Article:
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There is only one success--to be able to spend your life in your own way.-Christopher Morley
The Second-Grade Supremes
By David
Posted September 24, 2009

Since the time they're born, we do our best to protect our children. It's what we do as parents. We make sure they have everything they need to thrive. When they are infants, we baby-proof the house to cover any sharp objects they may encounter, we place protective barriers at the top of the staircase so they will not tumble down and, even as they grow older, many of us continue to protect our children.

But sometimes children need to be allowed to learn how to solve their own problems and fight their own battles, even when those are not easy. One of the most important lessons of life is how to solve problems independently.

Yet, it's so tempting to want to help our children avoid even the slightest bruising. At least for me it is.

This week, my daughter, who is in second grade, faced social pressure from a classmate. It seems that this year there is a new girl in her class who wants to be the “supreme leader” of the second-grade girls. The only problem is that a few others aspire to fill the same position, including my daughter. Well, actually, my daughter aspires to be a singing and dancing star more so than a supreme leader. Other girls just want to be in charge of issuing ongoing instructions to everyone.

If one can unravel this complex web of relationships, it becomes clear that my daughter's second-grade class has become a mirror of grownup life. A little early for my liking, but – ready or not -- the age of social pressure and competition has arrived with a flurry of tears.

Fighting Their Own Battles
Fighting Their Own Battles

It breaks my heart to see my daughter in distress, and my first inclination is to call the teacher and the principal, right after I call the offending girl's parents, and demand that the young wannabe commander be punished. But, of course, there are just a few problems with that approach, not the least of which is that it is a terrible idea. Potentially satisfying, yes. But still an awful idea.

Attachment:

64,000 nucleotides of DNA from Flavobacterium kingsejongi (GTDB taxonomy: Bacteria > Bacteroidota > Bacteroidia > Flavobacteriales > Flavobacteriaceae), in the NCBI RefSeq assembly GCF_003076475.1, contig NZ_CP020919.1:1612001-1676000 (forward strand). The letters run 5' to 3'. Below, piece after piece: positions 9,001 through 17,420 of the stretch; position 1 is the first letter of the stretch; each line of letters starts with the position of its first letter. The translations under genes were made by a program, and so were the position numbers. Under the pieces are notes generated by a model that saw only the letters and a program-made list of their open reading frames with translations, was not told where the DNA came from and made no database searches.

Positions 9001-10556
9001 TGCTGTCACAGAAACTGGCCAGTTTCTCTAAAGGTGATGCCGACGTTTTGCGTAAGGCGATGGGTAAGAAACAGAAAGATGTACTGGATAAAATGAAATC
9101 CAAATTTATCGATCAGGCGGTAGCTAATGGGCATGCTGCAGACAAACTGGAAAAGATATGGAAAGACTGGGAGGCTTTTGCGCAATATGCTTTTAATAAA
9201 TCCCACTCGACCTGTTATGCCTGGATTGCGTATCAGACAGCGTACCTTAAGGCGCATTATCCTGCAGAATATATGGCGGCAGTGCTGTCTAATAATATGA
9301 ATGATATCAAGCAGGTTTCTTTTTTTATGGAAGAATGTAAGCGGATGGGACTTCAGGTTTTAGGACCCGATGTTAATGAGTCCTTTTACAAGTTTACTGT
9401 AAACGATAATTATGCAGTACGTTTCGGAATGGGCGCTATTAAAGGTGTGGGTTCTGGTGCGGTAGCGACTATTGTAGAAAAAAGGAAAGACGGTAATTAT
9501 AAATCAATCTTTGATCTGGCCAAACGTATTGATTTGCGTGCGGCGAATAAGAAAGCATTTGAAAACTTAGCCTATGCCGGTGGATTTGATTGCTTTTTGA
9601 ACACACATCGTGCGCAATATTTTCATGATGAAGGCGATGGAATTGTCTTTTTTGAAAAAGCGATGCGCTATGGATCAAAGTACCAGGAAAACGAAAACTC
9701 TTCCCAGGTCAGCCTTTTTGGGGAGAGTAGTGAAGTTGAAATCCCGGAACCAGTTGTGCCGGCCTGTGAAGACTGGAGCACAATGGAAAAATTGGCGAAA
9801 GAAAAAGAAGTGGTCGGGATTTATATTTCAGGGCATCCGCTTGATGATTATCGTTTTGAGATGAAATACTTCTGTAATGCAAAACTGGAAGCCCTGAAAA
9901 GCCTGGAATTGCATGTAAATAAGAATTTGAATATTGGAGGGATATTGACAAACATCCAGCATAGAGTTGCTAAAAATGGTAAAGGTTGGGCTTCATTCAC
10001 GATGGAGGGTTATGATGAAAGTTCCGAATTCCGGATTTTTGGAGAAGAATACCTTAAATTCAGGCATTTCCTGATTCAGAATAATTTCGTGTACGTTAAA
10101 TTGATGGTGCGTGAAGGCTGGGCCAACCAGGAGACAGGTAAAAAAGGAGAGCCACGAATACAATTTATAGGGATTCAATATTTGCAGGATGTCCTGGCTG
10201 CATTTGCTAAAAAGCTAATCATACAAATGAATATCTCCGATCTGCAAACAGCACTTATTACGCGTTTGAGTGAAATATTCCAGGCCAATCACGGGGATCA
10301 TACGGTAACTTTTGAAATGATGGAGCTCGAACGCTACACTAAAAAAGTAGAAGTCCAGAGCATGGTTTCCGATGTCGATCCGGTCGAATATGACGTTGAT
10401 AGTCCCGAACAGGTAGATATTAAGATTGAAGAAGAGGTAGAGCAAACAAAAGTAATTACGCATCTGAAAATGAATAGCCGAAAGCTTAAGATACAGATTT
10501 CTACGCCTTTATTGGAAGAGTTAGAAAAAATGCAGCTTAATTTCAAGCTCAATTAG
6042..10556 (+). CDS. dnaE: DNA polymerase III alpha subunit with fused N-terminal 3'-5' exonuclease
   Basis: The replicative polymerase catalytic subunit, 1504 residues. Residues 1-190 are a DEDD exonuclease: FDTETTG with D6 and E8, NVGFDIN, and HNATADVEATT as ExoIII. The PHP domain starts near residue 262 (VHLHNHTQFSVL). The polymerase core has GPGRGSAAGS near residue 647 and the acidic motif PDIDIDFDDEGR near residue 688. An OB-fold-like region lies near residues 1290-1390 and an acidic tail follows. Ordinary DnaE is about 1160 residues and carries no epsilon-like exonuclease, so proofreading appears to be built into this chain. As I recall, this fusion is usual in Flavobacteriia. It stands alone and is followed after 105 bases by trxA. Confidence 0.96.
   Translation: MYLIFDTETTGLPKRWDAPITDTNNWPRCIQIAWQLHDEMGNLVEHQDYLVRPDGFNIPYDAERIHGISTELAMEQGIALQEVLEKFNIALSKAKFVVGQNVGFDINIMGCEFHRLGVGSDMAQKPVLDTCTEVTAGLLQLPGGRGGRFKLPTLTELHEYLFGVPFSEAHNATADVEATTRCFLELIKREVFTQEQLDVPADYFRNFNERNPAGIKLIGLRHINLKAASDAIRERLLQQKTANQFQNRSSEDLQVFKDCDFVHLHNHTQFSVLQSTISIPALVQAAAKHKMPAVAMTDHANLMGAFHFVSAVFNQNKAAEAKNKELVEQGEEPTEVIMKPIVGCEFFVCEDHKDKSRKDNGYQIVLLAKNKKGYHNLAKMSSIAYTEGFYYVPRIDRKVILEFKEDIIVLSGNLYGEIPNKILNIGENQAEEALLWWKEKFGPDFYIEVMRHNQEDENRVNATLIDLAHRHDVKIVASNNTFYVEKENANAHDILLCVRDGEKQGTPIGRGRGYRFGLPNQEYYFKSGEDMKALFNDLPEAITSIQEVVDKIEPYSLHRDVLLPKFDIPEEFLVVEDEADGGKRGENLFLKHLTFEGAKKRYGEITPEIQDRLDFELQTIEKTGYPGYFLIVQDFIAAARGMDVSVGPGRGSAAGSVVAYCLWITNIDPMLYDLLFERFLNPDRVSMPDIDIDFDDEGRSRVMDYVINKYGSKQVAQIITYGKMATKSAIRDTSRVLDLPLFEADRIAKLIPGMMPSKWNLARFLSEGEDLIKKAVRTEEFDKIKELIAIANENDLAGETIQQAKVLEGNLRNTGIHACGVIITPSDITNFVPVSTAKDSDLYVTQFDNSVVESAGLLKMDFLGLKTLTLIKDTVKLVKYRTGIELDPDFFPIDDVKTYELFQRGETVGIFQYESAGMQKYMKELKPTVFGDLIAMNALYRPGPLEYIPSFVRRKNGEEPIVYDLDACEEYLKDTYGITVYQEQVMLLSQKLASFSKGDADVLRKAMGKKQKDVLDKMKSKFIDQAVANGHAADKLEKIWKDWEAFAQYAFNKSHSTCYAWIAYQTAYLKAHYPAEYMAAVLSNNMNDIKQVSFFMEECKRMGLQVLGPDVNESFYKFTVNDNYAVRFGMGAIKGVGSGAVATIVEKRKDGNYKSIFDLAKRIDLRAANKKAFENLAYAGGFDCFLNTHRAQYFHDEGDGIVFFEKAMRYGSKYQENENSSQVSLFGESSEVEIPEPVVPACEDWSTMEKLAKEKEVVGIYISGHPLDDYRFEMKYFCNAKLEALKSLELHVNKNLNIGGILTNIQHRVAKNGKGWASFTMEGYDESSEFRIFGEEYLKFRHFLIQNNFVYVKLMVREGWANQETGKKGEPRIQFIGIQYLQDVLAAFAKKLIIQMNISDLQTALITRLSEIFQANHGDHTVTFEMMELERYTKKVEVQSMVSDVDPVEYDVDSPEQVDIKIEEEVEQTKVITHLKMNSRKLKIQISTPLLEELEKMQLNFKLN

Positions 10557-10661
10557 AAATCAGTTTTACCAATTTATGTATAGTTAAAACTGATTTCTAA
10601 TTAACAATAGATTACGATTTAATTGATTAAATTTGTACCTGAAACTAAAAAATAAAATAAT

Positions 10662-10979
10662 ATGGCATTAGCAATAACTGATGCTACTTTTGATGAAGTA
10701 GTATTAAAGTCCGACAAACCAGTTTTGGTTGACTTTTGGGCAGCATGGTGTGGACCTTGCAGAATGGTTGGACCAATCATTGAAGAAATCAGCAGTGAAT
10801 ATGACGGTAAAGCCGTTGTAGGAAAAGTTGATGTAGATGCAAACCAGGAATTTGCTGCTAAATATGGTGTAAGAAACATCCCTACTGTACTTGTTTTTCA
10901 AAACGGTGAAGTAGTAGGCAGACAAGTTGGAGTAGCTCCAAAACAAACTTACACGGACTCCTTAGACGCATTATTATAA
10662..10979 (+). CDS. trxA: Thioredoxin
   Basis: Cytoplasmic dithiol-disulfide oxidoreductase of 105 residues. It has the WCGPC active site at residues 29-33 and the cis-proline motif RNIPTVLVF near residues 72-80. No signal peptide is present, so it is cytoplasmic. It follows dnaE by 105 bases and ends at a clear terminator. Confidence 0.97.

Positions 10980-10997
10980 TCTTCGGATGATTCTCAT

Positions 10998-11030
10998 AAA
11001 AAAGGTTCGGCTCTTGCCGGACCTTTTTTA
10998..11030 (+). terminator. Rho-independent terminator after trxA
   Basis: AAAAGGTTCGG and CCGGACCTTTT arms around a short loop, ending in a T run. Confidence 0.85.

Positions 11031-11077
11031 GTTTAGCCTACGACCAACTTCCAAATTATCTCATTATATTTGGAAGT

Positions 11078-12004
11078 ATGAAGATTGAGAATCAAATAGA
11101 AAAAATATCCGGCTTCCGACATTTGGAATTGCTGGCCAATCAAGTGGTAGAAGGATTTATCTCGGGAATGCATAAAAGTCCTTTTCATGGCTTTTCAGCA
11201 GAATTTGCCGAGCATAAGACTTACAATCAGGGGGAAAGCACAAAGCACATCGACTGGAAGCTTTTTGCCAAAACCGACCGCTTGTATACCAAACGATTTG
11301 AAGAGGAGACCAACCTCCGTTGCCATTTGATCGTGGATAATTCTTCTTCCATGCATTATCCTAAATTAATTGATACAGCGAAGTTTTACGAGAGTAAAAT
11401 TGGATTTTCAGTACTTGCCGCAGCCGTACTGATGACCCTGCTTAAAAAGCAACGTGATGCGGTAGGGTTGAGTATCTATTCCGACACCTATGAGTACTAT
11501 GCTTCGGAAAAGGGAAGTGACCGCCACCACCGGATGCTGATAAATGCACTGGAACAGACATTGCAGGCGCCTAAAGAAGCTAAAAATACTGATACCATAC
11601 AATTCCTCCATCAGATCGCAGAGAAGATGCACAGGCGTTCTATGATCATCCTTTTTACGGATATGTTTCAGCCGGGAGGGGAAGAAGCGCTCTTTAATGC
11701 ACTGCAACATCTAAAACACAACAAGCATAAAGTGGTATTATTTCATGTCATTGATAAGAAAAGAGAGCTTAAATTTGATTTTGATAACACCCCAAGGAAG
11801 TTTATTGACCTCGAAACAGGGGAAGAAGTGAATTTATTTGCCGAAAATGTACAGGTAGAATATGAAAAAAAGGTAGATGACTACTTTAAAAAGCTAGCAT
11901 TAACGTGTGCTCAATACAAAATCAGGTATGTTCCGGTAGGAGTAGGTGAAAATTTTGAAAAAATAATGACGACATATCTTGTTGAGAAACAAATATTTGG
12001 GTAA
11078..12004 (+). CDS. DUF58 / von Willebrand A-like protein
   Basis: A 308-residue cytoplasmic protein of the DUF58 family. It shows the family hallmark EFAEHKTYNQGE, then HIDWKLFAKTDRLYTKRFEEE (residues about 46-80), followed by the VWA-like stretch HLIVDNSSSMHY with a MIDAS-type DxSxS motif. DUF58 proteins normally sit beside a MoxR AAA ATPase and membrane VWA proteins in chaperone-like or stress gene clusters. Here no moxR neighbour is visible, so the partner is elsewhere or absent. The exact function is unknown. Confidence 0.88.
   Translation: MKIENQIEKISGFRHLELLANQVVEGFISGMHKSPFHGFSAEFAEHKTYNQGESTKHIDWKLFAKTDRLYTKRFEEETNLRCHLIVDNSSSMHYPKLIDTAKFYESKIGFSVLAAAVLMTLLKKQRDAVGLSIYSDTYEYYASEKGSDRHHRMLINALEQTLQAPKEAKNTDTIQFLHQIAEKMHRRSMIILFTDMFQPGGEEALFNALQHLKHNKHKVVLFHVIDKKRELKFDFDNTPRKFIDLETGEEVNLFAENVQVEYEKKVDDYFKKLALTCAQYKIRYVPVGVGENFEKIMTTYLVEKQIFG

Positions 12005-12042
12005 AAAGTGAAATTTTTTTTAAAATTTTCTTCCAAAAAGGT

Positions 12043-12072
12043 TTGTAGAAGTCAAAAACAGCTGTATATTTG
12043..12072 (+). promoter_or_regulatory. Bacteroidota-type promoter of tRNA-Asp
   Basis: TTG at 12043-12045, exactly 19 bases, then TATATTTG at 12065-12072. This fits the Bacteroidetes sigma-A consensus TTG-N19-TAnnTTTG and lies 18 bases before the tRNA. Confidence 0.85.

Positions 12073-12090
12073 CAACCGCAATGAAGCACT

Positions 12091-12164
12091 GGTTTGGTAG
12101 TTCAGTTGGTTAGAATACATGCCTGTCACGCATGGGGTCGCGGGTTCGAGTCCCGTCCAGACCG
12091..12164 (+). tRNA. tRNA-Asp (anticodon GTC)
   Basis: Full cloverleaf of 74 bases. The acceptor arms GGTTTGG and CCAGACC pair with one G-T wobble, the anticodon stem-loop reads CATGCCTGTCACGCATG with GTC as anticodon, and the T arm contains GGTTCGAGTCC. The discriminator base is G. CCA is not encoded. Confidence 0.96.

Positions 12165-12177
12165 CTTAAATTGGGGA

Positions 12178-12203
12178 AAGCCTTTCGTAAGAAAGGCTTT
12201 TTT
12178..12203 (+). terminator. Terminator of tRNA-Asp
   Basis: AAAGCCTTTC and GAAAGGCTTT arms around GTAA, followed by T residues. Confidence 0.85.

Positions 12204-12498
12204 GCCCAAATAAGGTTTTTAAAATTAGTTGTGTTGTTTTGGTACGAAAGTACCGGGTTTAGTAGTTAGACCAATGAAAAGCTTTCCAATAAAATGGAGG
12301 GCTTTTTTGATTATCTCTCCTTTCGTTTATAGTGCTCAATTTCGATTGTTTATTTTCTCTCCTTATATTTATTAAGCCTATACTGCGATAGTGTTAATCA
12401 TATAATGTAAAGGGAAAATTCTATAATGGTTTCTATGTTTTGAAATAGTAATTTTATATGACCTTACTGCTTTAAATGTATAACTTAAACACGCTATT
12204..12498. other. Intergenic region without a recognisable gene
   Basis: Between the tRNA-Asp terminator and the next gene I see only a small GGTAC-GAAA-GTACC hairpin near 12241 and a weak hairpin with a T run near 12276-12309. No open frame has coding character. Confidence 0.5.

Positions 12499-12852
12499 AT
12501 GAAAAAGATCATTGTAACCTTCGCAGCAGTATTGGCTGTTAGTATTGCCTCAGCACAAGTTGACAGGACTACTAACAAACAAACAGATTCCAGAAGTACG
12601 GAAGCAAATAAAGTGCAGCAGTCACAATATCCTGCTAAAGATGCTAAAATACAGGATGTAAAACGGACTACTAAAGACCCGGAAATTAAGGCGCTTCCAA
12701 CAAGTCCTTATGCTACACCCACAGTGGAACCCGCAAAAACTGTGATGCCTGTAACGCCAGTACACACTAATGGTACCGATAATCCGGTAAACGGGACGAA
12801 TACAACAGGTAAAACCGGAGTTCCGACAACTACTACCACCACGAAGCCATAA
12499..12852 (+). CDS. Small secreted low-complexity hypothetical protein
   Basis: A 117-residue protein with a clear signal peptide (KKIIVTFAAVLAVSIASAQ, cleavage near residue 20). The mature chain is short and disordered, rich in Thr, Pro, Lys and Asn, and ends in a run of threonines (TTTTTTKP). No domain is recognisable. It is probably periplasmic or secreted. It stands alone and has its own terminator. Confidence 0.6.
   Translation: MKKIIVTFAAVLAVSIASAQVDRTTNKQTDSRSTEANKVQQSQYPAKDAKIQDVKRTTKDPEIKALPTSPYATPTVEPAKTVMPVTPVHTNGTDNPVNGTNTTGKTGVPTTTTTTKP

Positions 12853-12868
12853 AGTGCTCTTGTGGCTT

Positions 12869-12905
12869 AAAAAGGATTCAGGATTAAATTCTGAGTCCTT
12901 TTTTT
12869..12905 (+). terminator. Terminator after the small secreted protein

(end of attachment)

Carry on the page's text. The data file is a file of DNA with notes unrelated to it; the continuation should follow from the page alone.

So, I decided to sit it out for the time being. I knew that my wife and I need to be available to console our daughter and offer her support and understanding. We gave her advice on how to proceed, but allowed her to fight this particular battle by herself. I'm confident that we’ve given her the tools to survive this crisis.

And, as it turns out, within a day or two, there seems to be a light at the end of the tunnel. The new girl has managed to anger several other girls in the class, and is now at odds with them. My daughter is no longer alone in her battle, as a few girls appear to be banding together to stand up to the new girl. I predict that we’re hopefully just a day or two away from a resolution that will allow all the second-grade girls to go about their business happily again.

Although it’s been difficult not to intervene to solve my daughter’s problem, I’m sure that it’s the right move. If things turn out the way I predict, my daughter will have gained the confidence that she can solve her own problems independently.

I won’t bore you by listing all the benefits of allowing children to meet their own challenges. But I will say that there are certain challenges in which parents must be involved, and other challenges that children should be allowed to tackle independently. The trick is to identify which are which.

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Double Triangle is my personal blog and is mostly about family life in the Los Angeles area. It also serves to record some of my thoughts in a format that can be easily accessed by my family and friends, as well as by anyone else who cares to read it.

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